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Producer Walter Bernard on the Documentary ‘Painting a Lady’

Once a week, a group of 25 artists and friends converge on a tiny downtown studio to paint under the tutelage of caricaturist David Levine and painter Aaron Shikler, who’ve been running the group for more than 50 years. Tonight (at 7:30, on Cinemax), the group makes its televised debut in the inspired (and inspiring) documentary Portraits of a Lady, for which the persevering artists took part in an all-day session creating renderings of former Supreme Court justice Sandra Day O’Connor for a collection to be displayed at the National Portrait Gallery in Washington, D.C. Producer, longtime Painting Group member, and former New York art director Walter Bernard spoke with Vulture about the desire to give his mentors their due, the intricacies of working with legendary photographer Neil Leifer on the film, and the pleasures of discovering the rowdier side of one of the most powerful women in U.S. history.

So, when did you first come up with the idea for this documentary?
I’ve been a member of the Painting Group for about 30 years, starting somewhere around 1975. The Painting Group was started by David Levine, a great caricaturist whose work you can see in the New York Review of Books, and Aaron Shikler, a portraitist. I was thinking of doing a film to honor David and Aaron, but I couldn’t figure out what the premise would be until I read something about the fact that George Washington was painted by over 25 different artists and we’ve come to accept [dollar bill–featured artist] Gilbert Stuart’s as the definitive Washington. Doesn’t mean it’s necessarily that’s the way that Washington looked — Washington was painted by many different artists, and there’s a variety of different looks. So I thought, what if our group, which consists of 25 artists, could paint a great, prominent American figure? That would make a film.

And you recruited Neil Leifer to direct. This isn’t the kind of project one would normally associate with a sports-photography superstar…
Neil’s a great photographer and he’s also done some films, and he and I have always talked about doing a project together. So I approached him and told him what I had in mind and he liked it. So I said, ‘You direct it, we’ll produce it together.’ Neil is very organized, and has a great knowledge of good filmmakers; making this film didn’t really require any extra expertise. We didn’t have to know a great deal about art. We just had to be curious.

I read that your nickname for him is “The Pest.”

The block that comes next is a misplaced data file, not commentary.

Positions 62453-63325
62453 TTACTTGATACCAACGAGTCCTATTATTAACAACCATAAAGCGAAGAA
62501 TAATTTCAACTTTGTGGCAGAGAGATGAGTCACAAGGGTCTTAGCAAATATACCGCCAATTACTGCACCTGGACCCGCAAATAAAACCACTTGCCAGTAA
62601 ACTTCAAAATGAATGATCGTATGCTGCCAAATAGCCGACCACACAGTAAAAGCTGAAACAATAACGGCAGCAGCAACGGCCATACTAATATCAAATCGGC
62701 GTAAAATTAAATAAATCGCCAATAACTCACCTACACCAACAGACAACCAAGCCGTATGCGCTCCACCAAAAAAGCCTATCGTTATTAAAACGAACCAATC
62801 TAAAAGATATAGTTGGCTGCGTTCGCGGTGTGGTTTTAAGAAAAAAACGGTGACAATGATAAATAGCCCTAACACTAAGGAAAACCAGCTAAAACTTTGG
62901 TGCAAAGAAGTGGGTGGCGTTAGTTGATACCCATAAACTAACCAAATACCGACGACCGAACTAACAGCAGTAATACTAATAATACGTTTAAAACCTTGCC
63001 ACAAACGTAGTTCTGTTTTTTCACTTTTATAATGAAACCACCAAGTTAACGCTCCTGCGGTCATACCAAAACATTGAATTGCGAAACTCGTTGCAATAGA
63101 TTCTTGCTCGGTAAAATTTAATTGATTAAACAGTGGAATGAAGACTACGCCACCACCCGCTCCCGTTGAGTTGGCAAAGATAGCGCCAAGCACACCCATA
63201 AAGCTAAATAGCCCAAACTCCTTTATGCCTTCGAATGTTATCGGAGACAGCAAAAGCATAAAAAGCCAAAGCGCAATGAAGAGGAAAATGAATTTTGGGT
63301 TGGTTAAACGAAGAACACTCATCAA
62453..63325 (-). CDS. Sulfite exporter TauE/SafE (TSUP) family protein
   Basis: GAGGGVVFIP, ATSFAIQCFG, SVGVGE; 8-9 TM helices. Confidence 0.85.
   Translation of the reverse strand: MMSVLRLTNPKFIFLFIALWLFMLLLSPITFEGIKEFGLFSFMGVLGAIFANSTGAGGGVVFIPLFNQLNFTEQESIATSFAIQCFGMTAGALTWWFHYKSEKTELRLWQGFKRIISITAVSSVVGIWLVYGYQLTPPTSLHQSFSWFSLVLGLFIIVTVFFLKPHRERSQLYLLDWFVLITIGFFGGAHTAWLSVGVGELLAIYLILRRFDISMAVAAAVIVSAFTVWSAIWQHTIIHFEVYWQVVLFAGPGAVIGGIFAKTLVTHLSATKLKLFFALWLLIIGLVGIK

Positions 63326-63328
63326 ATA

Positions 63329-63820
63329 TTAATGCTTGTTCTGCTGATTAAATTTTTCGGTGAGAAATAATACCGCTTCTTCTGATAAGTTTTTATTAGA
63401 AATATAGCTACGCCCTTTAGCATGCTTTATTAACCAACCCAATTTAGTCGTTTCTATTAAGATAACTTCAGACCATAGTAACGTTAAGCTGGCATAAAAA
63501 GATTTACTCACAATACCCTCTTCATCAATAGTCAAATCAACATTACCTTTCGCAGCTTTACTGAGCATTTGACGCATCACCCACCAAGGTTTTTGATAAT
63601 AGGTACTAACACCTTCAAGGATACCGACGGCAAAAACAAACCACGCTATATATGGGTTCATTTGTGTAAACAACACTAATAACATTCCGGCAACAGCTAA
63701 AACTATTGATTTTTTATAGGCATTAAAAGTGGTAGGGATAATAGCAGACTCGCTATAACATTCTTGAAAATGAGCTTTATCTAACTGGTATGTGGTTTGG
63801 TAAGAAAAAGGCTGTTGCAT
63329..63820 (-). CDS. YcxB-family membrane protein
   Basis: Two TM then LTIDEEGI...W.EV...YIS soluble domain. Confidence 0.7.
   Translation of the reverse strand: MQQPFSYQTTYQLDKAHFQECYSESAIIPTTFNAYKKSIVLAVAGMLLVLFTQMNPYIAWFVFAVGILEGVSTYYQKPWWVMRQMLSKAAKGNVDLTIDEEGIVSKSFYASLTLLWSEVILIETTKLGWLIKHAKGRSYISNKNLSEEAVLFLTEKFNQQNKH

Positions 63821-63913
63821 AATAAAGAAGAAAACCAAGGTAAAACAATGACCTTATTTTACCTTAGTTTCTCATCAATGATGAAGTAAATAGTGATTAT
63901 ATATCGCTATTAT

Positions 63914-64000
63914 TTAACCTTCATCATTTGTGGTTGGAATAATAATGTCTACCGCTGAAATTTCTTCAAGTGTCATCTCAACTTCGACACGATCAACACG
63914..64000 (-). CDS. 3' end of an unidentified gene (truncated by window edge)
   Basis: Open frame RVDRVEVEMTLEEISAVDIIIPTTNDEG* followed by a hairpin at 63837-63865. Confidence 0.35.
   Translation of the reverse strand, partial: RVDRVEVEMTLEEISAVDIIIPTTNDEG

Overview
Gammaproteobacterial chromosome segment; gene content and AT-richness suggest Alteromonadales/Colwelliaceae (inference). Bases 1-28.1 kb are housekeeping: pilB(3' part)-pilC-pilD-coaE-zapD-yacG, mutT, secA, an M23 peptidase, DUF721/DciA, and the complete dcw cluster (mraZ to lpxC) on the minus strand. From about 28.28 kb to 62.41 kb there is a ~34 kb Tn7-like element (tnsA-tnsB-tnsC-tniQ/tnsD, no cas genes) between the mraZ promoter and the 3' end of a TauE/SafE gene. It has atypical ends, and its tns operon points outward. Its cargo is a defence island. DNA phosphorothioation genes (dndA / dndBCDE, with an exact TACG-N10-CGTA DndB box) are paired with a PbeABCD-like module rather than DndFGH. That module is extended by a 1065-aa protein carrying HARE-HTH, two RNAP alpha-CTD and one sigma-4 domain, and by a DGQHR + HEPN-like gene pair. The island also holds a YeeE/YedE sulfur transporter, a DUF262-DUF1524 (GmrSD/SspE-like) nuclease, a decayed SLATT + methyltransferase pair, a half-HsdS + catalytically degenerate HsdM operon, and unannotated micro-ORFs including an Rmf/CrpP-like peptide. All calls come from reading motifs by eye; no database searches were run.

Neil is a very… persistent person. Which, by the way, he probably did hone as someone who not only took great photographs in sports, and as the sports world grew, you really had to fight your way into areas and you had to be rather dogged. And one of the great things about Neil is that he keeps at it, he never gives up. So in this case “pest” was meant as a compliment.

There’s a funny scene in the film when you guys try to pay Justice O’Connor the standard model fee…
Yes, absolutely! And she could not accept any payment. I mean, we offered her very little. It was probably under 40 bucks.

A token, then.
Right. I think we pay models something like fifteen bucks an hour. But I never saw the check because he ripped it up! It was big surprise. We didn’t know he was doing it. We were lucky to get it on camera because nobody was paying attention at first, and she was so playful when she was fooling around with Aaron about being paid.

She really has a great personality — I have to admit I was a bit surprised.
We had no idea either. None of us had ever met her aside from David Kennerly. And as you can see, she was very charming. She was funny. She would eat anything; she had no special diet. Her secretary called me and said, “Are you kidding, she’s a cowgirl from Arizona, she’ll eat anything! Just make sure she gets water.” She was so charming that she totally made the film. You never know in a documentary if the star will be a “B” or “C”… whether it would be the paintings, or one of the painters, or David or Aaron…but she was wonderful. We knew that she would be important, of course, but we didn’t know if she would elevate the film.

Producer Walter Bernard on the Documentary ‘Painting a Lady’